Welcome back! Cliffe Castle Museum in Keighley reopened to the public this week. The museum will be open on Tuesdays, Wednesdays, Fridays and Sundays from 11am to 3pm. Please be aware there are various social distancing measures in place to ensure public and staff safety. Details are available on the museum’s website (
Driveway to Cliffe Castle Museum. Photograph taken by History Society committee member Tim Neal on 22nd August 2018.
The Dining Room or Tapestry Room, Cliffe Castle, Keighley. The portrait on the left is of Maria Louise Roosevelt Burke, Henry Isaac Butterfield’s wife, painted by Roberto Bompiani around 1880. Many of the original pieces of furniture and ornaments were taken away or auctioned by Henry Isaac Butterfield’s granddaughter, Countess Manvers (1889-1984), when she inherited the house in 1943 and sold it in 1950. The rooms were faithfully restored in various stages from the late 1980s onwards. Photograph taken by History Society committee member Tim Neal on 22nd August 2018.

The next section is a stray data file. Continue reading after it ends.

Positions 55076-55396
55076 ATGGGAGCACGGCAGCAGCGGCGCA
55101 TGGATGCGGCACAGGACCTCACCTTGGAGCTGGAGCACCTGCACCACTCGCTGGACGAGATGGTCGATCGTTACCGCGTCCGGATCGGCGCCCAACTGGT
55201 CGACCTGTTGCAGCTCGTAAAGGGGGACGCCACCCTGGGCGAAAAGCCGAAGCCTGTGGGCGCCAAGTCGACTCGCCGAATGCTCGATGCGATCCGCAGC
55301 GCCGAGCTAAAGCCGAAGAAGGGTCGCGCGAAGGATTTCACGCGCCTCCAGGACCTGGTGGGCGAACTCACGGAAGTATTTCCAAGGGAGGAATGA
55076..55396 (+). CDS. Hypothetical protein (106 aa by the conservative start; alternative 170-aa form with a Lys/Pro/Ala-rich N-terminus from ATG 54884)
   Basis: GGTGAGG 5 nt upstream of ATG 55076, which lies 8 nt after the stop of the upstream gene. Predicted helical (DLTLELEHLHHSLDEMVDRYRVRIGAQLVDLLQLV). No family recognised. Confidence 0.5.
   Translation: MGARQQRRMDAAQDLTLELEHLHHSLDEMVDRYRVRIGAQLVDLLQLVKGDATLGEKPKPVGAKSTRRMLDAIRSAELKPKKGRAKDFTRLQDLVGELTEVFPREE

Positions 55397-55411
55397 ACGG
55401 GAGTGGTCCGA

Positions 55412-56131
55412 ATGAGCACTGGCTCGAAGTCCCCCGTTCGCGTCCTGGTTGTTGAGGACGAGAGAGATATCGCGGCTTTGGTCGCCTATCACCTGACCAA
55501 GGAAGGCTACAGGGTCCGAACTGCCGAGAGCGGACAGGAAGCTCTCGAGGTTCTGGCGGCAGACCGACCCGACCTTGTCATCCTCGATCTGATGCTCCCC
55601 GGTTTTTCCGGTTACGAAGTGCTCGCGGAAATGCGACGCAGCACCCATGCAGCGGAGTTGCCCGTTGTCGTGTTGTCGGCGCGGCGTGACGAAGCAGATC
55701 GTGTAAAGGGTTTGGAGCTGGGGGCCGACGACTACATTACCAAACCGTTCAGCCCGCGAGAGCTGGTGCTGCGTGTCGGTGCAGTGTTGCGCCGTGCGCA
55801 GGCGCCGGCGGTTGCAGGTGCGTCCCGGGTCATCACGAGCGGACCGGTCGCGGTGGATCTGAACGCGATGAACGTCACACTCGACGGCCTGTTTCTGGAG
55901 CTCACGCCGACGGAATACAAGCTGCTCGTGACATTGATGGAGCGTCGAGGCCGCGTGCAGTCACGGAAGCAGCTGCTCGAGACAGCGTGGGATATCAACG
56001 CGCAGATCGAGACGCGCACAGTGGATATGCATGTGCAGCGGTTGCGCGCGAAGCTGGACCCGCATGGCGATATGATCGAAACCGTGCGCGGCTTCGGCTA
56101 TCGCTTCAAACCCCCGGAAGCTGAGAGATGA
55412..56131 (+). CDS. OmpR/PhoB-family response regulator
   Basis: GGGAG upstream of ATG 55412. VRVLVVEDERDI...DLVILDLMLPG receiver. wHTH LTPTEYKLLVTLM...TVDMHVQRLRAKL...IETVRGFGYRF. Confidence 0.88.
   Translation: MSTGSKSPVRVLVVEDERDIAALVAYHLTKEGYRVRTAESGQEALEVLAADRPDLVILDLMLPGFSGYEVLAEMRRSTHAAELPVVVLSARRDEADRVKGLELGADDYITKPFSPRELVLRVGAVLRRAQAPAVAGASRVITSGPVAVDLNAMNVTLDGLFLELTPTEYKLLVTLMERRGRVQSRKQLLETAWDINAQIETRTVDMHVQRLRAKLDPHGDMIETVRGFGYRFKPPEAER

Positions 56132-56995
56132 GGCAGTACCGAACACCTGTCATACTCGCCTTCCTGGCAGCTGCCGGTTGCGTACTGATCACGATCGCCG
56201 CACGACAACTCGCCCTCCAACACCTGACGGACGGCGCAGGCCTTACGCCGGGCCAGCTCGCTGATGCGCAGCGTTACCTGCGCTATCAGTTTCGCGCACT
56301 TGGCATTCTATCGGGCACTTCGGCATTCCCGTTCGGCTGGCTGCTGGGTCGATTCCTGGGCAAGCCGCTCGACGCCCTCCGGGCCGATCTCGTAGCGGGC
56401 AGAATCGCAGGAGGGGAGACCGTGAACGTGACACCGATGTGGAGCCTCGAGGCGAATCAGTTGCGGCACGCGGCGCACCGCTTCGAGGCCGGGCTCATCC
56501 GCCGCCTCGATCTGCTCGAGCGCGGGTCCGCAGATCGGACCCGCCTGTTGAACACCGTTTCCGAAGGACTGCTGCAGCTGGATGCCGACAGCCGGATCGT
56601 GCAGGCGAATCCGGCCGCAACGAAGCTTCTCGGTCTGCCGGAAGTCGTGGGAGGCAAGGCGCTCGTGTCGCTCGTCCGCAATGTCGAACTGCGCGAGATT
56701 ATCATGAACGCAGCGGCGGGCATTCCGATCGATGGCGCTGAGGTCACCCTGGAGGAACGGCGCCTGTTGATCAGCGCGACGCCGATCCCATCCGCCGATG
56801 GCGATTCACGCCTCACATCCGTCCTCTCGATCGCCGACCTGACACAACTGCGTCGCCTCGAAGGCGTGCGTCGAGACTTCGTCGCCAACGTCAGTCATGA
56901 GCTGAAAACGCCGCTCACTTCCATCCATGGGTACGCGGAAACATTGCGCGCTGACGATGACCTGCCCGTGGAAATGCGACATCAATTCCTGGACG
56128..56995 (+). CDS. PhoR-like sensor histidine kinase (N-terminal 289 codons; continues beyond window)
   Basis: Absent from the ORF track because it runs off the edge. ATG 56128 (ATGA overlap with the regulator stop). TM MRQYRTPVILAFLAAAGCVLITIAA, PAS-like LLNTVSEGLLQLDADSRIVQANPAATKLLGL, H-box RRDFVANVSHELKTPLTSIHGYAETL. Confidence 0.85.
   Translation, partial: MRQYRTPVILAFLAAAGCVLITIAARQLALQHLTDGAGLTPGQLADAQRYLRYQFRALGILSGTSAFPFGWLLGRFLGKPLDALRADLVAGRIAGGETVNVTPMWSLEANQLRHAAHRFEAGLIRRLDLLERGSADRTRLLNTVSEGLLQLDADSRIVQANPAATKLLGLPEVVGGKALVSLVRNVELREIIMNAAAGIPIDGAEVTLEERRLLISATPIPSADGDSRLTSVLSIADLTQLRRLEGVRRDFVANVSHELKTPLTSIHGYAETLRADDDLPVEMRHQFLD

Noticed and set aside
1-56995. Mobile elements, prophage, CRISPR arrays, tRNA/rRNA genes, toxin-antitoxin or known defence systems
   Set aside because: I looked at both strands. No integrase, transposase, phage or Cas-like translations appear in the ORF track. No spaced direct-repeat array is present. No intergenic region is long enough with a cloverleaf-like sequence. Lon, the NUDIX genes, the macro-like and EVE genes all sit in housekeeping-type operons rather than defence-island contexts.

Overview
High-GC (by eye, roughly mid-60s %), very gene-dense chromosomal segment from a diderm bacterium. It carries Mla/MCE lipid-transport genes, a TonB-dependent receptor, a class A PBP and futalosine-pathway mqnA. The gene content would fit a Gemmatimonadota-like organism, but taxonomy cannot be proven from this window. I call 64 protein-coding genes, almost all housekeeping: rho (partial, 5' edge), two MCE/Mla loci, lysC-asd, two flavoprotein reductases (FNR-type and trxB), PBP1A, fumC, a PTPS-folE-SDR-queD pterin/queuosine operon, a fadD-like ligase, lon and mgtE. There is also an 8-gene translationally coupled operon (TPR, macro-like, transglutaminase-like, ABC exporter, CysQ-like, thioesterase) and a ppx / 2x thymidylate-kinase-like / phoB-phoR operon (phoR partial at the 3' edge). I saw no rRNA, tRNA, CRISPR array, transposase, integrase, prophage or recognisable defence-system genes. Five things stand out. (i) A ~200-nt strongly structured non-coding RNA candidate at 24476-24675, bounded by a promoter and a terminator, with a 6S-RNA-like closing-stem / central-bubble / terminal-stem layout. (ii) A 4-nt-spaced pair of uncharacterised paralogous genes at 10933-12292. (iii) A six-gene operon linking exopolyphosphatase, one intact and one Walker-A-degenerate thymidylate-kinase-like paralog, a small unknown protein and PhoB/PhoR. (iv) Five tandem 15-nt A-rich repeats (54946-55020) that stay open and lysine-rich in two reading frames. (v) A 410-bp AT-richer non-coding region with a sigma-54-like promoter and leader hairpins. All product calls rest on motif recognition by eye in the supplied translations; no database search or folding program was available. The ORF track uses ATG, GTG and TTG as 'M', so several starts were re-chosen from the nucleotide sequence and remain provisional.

Timmy Feather’s Workshop, Working Landscapes Gallery, Cliffe Castle, Keighley. The last reported handloom weaver in the area was Timmy Feather. He lived and worked in Buckley Green, Stanbury. He died in 1910 at the age of 85. This is a recreation of Feather’s loom shop in the upper storey of his cottage, including the last known handloom of the district. Photograph taken by History Society committee member Tim Neal on 22nd August 2018.
The Bracewell Smith Hall, Cliffe Castle, Keighley. When, in 1950, Cliffe Castle was purchased by Sir Bracewell Smith for the people of Keighley, he appointed architect Sir Albert Richardson to reconfigure the entire building. The Bracewell Smith Hall was the magnificent centrepiece that came out of this work. It was designed as a picture gallery and public hall. The octagonal shape of the room was inspired by Brighton Pavilion and is echoed in the original wooden lantern that hangs from the ceiling. The room was restored to its 1950s appearance in 2013. The marble statue in the centre is by German artist Carl L. H. Muller and is called ‘The Minstrel’s Curse’, based on a poem by Ludwig Uhland. Photograph taken by History Society committee member Tim Neal on 16th February 2020.